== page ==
About Mitochondrial Disease

Mitochondrial disease results from failure of the mitochondria

Mitochondrial disease results from failure of the mitochondria, specialised compartments present in every cell of the body except red blood cells. Mitochondria are responsible for creating more than 90% of the energy needed by the body to sustain life and support growth. When they fail, less and less energy is generated within the cell. Cell injury and even cell death follow. If this process is repeated throughout the body, whole systems begin to fail, and the life of the person in whom this is happening is severely compromised. The disease primarily affects children, but adult onset is becoming more and more common.

Diseases of the mitochondria appear to cause the most damage to cells of the brain, heart, liver, skeletal muscles, kidney and the endocrine and respiratory systems.

Depending on which cells are affected, symptoms may include loss of motor control, muscle weakness and pain, gastro-intestinal disorders and swallowing difficulties, poor growth, cardiac disease, liver disease, diabetes, respiratory complications, seizures, visual/hearing problems, lactic acidosis, developmental delays and susceptibility to infection.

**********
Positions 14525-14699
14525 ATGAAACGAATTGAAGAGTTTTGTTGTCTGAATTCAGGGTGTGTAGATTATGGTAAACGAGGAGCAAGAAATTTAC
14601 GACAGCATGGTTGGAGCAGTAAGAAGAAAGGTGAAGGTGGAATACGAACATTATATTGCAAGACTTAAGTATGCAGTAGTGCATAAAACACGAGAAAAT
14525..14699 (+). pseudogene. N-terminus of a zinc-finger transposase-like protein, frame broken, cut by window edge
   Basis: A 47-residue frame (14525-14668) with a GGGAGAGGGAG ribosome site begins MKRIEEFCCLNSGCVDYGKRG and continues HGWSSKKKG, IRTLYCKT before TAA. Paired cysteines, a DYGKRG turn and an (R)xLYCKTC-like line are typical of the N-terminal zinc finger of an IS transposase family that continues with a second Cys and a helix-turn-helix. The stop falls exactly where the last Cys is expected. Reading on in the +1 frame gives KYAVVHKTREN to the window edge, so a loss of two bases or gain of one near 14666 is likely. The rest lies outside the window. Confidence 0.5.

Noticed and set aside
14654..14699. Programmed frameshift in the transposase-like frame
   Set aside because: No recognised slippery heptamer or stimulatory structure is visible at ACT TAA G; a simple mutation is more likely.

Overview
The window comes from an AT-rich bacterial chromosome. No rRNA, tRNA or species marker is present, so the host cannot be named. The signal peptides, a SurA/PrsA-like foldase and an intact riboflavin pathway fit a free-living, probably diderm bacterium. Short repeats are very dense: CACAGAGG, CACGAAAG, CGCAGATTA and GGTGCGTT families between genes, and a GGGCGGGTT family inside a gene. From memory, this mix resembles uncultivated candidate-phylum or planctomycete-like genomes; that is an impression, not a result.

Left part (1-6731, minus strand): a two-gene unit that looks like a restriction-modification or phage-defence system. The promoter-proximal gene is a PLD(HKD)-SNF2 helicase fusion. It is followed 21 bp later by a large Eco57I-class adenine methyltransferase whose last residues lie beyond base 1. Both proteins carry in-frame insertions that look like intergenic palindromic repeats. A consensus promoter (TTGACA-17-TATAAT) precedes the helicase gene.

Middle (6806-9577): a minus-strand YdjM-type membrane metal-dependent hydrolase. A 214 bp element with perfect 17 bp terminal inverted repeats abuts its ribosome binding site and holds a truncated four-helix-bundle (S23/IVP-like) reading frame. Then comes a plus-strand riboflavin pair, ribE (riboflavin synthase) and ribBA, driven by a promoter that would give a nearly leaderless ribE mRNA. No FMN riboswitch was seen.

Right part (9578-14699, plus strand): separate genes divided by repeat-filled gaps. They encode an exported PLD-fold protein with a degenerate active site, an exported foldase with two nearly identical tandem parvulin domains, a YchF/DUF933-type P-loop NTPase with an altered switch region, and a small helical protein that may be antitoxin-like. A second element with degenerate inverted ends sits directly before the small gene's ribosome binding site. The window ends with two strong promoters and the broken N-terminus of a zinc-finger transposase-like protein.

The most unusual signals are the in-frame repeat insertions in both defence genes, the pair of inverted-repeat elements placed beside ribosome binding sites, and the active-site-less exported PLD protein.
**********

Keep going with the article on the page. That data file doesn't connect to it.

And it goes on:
Tiana Honey Watson had Mitochondrial Disorder Complex 1. Visually she was a beautiful and perfect little girl and appeared to be glowing with health but the disease had affected her muscles, heart, lactic acid levels and respiratory system. Tiana died on the 9th May 2006 of total respiratory failure. She was 2 years and 7 months old. At present there is no cure or treatment for Mitochondrial Disease.

The Tiana Honey Watson Fund for Children with Rare & Metabolic Disorders has been set up to raise money to spend on research and to help find a cure for this ever-growing deadly disease and also to help families of children with similar metabolic disorders.

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